The ‘digger’ revelation in the past few years has inspired a new crop of producers to reference the organic sounds of lesser-known records from the past. However, the most memorable music that’s released from such references are the tracks which blend both new and old sounds as well as techniques into a wholly fresh approach.
The Berlin-based Slow Life crew are one of the best examples of this. They shine the spotlight on older, lesser-known records during their sets but push new and fresh-sounding music from mostly rising producers on their label. One such producer is Paolo Mosca, who recently featured on our 12 artists to watch in 2020 list, and on his La Teoria Delle Stringhe Vol. 2 EP for Slow Life’s 25th release, he showcases why.
The title track ‘Now I Know Their Name’ has been worming it’s way into the heads of dancers and prompting calls of ‘ID???’ for months now and it’s easy to see why. The defining ‘wow factor’ of the track is, of course, the quirky, acid-dipped chords which jolt the track into life during the breakdowns. The best effect is achieved in conjunction with the appearance of Mosca’s wonderfully crafted and enchanted melody as well as the zaps and groans of acid which splash around the bassline.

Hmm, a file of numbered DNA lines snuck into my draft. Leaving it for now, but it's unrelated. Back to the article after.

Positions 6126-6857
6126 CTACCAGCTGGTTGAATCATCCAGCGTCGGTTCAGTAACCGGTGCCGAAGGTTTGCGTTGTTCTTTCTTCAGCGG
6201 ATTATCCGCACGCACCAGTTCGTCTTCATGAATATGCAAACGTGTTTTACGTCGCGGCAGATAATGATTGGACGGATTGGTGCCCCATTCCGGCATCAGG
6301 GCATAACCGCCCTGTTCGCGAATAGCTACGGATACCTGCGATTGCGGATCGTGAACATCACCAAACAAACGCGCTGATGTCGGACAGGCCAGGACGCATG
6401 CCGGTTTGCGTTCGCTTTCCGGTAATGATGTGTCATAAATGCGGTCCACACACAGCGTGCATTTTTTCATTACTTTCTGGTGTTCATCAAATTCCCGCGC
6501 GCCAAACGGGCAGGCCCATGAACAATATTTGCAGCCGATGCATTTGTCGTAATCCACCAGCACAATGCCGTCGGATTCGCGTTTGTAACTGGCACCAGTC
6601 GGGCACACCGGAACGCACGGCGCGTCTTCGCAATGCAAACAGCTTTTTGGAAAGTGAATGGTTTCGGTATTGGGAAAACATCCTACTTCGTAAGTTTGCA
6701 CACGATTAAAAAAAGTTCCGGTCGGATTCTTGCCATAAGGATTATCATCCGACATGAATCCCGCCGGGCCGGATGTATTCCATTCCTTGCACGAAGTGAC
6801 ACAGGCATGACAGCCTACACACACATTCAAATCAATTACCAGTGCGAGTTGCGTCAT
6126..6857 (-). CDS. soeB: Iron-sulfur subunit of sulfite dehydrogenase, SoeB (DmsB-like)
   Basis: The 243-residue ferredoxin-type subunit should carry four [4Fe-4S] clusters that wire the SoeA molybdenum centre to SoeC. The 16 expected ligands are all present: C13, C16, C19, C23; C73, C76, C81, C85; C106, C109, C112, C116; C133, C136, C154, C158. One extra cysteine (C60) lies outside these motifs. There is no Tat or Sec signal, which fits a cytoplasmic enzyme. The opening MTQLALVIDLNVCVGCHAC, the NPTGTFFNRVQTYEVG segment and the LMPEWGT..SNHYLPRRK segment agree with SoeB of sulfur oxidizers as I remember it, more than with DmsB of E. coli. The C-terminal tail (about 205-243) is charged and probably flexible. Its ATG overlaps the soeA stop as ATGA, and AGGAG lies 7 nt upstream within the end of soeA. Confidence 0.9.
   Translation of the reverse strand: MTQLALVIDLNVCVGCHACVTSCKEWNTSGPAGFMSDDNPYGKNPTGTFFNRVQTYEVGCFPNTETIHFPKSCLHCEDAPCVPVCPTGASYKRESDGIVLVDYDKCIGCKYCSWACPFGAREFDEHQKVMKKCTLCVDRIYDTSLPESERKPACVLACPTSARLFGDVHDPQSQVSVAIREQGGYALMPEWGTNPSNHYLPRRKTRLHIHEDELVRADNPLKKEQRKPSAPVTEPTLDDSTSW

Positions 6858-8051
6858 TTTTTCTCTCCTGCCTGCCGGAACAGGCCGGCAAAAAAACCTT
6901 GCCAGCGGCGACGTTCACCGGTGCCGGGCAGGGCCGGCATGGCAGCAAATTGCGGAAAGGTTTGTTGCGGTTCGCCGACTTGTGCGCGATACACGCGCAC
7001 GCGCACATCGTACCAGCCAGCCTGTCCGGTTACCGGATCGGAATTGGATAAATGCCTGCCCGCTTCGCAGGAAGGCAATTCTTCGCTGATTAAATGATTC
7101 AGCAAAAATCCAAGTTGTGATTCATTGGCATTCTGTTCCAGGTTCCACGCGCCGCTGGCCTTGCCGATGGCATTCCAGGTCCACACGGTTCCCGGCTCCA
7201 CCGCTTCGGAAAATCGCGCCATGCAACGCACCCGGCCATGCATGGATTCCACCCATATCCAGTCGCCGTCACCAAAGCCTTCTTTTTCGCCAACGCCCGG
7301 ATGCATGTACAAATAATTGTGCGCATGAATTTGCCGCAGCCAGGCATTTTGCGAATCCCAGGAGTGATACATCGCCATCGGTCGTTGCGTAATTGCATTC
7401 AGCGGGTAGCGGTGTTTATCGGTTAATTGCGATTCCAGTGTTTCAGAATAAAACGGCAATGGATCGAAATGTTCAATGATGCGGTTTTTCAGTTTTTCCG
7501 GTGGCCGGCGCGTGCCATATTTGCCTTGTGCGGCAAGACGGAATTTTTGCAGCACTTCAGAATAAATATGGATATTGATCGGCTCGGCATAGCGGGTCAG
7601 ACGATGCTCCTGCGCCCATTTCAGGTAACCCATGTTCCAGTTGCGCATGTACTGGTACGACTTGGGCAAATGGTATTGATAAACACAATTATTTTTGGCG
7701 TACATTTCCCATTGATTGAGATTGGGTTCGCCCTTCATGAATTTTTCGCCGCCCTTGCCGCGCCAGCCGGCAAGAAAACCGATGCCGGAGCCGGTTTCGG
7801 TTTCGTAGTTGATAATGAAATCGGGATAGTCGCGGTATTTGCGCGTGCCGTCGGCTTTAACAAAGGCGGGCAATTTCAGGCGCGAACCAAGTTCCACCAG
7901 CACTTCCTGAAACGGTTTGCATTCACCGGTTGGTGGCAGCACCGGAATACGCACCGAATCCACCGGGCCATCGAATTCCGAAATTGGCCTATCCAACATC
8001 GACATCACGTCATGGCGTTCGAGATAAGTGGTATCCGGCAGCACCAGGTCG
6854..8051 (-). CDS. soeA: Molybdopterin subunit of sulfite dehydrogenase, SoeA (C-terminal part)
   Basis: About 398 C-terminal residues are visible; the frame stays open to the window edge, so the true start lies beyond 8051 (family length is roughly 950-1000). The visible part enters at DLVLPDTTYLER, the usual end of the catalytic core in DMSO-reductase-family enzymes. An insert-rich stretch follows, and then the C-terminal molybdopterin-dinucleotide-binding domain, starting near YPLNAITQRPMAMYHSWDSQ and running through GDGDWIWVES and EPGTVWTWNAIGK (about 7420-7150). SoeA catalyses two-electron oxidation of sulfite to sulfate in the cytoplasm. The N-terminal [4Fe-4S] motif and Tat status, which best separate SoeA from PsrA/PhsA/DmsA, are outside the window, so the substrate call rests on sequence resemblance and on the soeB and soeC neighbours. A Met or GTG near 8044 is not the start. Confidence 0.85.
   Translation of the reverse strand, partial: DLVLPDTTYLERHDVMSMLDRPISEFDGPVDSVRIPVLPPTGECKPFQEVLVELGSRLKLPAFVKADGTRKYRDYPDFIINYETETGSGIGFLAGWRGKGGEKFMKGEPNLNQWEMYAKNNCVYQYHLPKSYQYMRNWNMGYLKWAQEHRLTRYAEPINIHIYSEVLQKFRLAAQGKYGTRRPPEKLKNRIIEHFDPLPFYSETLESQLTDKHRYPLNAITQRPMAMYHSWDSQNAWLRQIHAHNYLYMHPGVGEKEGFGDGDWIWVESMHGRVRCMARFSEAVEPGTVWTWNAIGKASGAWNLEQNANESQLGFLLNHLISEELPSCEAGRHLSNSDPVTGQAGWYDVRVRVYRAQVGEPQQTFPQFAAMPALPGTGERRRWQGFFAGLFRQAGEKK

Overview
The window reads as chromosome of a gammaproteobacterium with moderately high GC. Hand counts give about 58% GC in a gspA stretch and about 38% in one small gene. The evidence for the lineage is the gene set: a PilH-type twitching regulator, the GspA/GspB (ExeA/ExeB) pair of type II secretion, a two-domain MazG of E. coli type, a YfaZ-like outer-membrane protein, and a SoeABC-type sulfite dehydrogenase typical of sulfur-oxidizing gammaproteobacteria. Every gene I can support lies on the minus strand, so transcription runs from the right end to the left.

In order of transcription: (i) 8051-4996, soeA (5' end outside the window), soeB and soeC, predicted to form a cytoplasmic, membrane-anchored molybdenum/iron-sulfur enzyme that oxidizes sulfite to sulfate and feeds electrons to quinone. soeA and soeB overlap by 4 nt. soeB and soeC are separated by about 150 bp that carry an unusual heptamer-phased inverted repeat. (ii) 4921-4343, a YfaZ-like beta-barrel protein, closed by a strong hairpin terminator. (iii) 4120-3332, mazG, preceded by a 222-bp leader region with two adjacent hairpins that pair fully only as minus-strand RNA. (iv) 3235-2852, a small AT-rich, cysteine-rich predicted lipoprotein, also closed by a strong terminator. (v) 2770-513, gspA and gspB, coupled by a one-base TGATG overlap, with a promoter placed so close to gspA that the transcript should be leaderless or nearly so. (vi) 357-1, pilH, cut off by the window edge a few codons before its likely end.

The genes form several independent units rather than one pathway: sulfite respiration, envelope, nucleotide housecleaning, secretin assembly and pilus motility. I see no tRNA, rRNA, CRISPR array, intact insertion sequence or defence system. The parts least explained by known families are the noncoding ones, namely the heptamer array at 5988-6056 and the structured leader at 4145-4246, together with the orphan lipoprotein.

Also featuring on the four-track EP is ‘Fusion of Elements’, which illustrates the Italian’s soft-touch when it comes to creating more laidback and intricate music as heard by the esoteric melody and bubbling bassline. On the flip side, there’s the spellbinding ‘Fulmine’, a highly-distinctive track due to it’s cheeky sci-fi keys, a trance-inspired melody and a drop that’s been producing smiles upon the faces of Laurine and crowds alike for months. Rounding off the EP is ‘Aria’, a smooth and chilled trance track perfect for those early-morning after-hours.
When the tracks from Mosca’s latest EP were being teased in sets by the usual suspects, it was hard to tell whether they were from obscure, old records or simply unreleased. This gives reason to believe his music will stand the test of time.